News People Decorated WWII vet ‘Snow’ Fairclough dies in Perth

Decorated WWII vet ‘Snow’ Fairclough dies in Perth

Milton Fairclough
Mr Fairclough was a prisoner of war on the infamous Thai-Burma railway. Photo: ABC/Emma Wynne
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World War II digger Milton Thomas ‘Snow’ Fairclough, a survivor of the notorious Burma-Thailand railway whose stolen war medals were returned this year, has died in Perth.

The Returned Services League announced the decorated 96-year-old passed away on Saturday.

Born in Perth on August 28, 1920, he served in Burma, Palestine, Syria, Lebanon and Java during WWII.

Milton Fairclough
Milton Fairclough served in Beirut in 194. Photo: Supplied/Milton Fairclough

He endured three-and-a-half years of sickness, hunger and beatings in forced labour as a Japanese prisoner of war on the Burma-Thailand ‘death railway’ that killed more than 2,800 Australians.

Mr Fairclough’s nine war medals were stolen in September 2015, but after widespread publicity of the theft, they were anonymously returned a few days before Anzac Day this year.

“I’ve got a lot of faith in humanity now,” he said at the time.

“I had tears running down my cheeks. Bloody nearly 96-year-old bloke crying. It was such a feeling.”

RSL Western Australia president Peter Aspinall said Mr Fairclough was irreplaceable.

“Snow was one of the few surviving members of the 2/3 Machine Gun Battalion and died within a week of the passing of another valued member in Eric Roediger,” Mr Aspinall said.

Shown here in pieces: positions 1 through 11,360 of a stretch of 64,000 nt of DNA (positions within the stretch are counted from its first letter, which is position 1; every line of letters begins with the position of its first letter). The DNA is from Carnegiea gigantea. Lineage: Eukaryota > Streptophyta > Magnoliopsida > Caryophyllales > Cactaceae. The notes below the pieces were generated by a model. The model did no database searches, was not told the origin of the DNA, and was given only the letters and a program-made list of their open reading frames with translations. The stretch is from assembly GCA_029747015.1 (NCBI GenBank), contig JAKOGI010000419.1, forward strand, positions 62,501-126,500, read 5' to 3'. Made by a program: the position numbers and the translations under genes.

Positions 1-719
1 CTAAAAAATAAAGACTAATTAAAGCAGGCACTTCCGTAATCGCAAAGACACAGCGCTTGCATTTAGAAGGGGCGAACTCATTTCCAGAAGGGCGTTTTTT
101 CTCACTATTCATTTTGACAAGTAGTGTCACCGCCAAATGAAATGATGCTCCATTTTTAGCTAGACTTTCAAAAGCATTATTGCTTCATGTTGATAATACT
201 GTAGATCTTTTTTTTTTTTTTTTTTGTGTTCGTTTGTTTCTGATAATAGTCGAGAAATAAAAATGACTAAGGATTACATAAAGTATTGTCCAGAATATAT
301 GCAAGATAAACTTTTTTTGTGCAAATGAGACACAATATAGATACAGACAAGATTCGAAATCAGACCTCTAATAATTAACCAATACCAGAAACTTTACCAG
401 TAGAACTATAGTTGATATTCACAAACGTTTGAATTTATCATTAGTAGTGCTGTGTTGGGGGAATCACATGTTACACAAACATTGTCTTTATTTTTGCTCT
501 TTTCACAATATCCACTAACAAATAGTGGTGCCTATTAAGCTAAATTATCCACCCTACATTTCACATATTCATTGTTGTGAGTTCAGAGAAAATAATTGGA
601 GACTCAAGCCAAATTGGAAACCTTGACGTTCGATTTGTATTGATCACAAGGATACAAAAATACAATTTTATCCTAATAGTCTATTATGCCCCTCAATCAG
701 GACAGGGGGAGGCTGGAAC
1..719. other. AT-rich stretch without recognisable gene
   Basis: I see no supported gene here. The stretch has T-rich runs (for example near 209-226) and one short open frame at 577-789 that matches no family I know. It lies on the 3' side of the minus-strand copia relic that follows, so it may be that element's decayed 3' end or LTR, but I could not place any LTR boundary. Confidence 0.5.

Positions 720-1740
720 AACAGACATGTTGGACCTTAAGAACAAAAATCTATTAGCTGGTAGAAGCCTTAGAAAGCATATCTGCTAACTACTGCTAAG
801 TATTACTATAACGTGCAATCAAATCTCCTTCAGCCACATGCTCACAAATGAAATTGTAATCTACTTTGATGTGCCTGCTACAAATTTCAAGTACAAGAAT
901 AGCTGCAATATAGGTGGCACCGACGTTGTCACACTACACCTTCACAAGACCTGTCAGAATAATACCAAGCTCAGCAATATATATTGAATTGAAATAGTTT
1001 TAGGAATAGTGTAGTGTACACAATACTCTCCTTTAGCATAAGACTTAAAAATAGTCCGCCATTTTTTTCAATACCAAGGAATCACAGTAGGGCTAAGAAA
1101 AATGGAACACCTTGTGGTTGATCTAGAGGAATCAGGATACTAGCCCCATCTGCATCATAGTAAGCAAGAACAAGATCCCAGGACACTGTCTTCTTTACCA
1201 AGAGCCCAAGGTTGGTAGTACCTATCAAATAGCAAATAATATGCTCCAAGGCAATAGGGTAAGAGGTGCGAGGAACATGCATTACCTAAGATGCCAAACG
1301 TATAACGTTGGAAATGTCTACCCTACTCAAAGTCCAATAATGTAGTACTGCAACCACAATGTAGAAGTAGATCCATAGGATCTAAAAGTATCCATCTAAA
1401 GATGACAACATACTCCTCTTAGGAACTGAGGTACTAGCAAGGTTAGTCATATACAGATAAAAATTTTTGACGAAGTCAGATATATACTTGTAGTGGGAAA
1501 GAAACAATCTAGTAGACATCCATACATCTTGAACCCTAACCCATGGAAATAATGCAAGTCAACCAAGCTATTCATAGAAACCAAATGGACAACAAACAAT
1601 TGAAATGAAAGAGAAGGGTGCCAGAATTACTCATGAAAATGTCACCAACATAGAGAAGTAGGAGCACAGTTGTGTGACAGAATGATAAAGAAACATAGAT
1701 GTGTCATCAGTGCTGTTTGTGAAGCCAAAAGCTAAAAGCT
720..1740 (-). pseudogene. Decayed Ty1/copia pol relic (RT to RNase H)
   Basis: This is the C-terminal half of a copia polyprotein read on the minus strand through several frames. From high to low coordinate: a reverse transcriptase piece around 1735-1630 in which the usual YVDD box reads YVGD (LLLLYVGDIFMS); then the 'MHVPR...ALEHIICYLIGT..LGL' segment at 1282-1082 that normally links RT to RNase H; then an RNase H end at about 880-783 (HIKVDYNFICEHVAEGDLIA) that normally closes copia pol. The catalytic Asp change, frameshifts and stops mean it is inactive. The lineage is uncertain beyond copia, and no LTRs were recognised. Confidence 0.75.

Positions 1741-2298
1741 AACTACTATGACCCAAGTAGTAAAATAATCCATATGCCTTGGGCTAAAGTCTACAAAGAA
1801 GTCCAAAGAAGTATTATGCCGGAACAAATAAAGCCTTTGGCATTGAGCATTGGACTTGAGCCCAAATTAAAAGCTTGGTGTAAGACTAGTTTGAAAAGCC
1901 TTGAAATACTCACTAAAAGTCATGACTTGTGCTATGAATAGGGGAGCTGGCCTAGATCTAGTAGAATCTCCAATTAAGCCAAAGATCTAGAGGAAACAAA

“These men served their country and community and survived deprivations during the Second World War that younger generations would today find difficult to believe.”

He helped surgeon Sir Edward ‘Weary’ Dunlop caring for sick prisoners near the infamous Hellfire Pass on the Thai-Burma railway.

The RSL said during that period, he was “renowned for his mateship, resourcefulness and his compassion for his fellow prisoners”.

Burma–Thailand death railway
Milton Fairclough endured sickness, hunger and beatings in forced labour on the Burma–Thailand death railway that killed more than 2,800 Australians. Photo: Supplied/The Greatest Generations Foundation

“During captivity he spent countless hours foraging for little extras for his mates who were ill, on light rations and unpaid.

“He would stay with men in their dying hours maintaining the tradition of ‘nobody must die alone’.

“Even when the dreaded cholera epidemic raged he still nursed cholera patients without any regard for his own health.”


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